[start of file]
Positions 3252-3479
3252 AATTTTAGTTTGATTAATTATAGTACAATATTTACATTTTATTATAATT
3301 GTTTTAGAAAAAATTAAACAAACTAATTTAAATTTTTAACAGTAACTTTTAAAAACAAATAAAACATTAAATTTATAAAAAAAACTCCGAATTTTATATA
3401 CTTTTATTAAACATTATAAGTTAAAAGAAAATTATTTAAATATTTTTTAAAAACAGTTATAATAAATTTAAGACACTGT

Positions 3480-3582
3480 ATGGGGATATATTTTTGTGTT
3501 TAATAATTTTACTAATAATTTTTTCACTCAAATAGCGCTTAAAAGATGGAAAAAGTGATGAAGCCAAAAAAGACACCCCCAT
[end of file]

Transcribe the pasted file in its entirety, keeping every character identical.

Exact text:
Positions 3252-3479
3252 AATTTTAGTTTGATTAATTATAGTACAATATTTACATTTTATTATAATT
3301 GTTTTAGAAAAAATTAAACAAACTAATTTAAATTTTTAACAGTAACTTTTAAAAACAAATAAAACATTAAATTTATAAAAAAAACTCCGAATTTTATATA
3401 CTTTTATTAAACATTATAAGTTAAAAGAAAATTATTTAAATATTTTTTAAAAACAGTTATAATAAATTTAAGACACTGT

Positions 3480-3582
3480 ATGGGGATATATTTTTGTGTT
3501 TAATAATTTTACTAATAATTTTTTCACTCAAATAGCGCTTAAAAGATGGAAAAAGTGATGAAGCCAAAAAAGACACCCCCAT